U.S. Isn't Getting Royalties From Big Oil
NEW YORK, Dec. 4, 2006
(CBS) Almost every time a company drills for oil or gas on federal property, it's supposed to pay a royalty or tax to the government, CBS News chief investigative correspondent Armen Keteyian reports. But CBS News has learned from a Congressional source that the federal agency responsible for collecting billions of dollars in those royalties has routinely failed to hold the companies accountable.
According to the source, the Interior Department's Minerals Management Service (MMS) audits only about 20 percent of the companies. The rest of the time, the payments are made on the honor system. But the government agency "could not accurately count" its own oil and gas audits — and as a result, it has reported audits that never occurred.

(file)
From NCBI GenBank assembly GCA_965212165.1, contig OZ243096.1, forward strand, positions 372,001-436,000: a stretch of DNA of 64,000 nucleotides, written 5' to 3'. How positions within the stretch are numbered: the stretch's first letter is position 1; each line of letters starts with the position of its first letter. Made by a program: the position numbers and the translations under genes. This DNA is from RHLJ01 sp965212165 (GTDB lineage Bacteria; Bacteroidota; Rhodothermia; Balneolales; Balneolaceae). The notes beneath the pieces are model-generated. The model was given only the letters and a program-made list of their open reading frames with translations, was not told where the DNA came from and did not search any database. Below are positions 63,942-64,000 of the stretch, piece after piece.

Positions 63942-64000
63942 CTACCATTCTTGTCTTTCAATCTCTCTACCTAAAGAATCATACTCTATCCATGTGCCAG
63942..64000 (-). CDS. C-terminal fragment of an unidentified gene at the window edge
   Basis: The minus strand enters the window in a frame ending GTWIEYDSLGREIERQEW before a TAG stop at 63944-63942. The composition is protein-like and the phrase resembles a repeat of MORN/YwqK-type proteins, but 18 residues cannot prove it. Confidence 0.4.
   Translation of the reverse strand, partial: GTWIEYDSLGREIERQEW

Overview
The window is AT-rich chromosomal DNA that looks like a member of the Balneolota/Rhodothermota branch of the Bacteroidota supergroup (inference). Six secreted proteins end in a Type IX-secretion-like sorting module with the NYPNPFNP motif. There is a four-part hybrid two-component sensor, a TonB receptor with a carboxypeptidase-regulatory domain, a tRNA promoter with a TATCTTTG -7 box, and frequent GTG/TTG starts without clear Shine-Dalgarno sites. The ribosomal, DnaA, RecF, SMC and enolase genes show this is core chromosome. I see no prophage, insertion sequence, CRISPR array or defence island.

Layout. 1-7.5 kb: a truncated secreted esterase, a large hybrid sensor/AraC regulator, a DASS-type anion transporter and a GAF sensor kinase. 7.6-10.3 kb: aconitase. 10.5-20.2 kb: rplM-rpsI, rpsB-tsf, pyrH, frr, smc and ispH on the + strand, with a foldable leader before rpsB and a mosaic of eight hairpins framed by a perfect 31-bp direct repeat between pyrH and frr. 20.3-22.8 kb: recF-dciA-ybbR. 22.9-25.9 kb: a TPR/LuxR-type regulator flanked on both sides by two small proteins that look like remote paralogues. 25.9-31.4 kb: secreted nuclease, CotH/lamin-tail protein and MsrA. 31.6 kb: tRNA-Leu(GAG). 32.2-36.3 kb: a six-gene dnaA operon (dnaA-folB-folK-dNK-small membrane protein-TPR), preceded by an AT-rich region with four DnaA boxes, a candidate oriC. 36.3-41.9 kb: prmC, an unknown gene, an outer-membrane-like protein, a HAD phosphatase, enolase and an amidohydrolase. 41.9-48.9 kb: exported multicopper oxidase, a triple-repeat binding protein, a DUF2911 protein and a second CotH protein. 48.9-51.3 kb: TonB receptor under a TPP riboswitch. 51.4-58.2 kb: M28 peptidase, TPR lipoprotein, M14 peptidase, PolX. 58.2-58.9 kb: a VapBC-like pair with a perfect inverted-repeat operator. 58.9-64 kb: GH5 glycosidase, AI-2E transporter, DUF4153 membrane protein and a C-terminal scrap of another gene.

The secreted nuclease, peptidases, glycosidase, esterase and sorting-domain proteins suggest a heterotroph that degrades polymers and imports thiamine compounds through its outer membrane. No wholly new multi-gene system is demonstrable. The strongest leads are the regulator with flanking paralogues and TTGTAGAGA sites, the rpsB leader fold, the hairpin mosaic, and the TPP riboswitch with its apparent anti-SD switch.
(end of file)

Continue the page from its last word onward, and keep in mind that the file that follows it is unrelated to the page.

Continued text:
"The Department of the Interior doesn't see itself as a watchdog. It sees itself as a lapdog for the oil and gas industry," says Rep. Edward Markey, D.-Mass.
In fact, in September Inspector General Earl Devaney delivered a withering indictment of ethics inside the Interior Department.
"Simply stated, short of a crime, anything goes at the highest levels of the Department of the Interior," Devaney said at the time.
He has also launched an investigation into MMS. The critical results are expected to be released this week.
The sense is that the MMS is just in bed with the oil and gas industry when it comes to accounting and auditing, but not everyone agrees.
"I don't see that, and there are a lot of checks and balances. including annual audits, so I'm pretty confidence the process works," says Stephen Allred, Assistant Secretary of the Department of the Interior.
The department says it's finding new ways to hold companies accountable. But that doesn't work for Democrats; they plan aggressive investigations come January.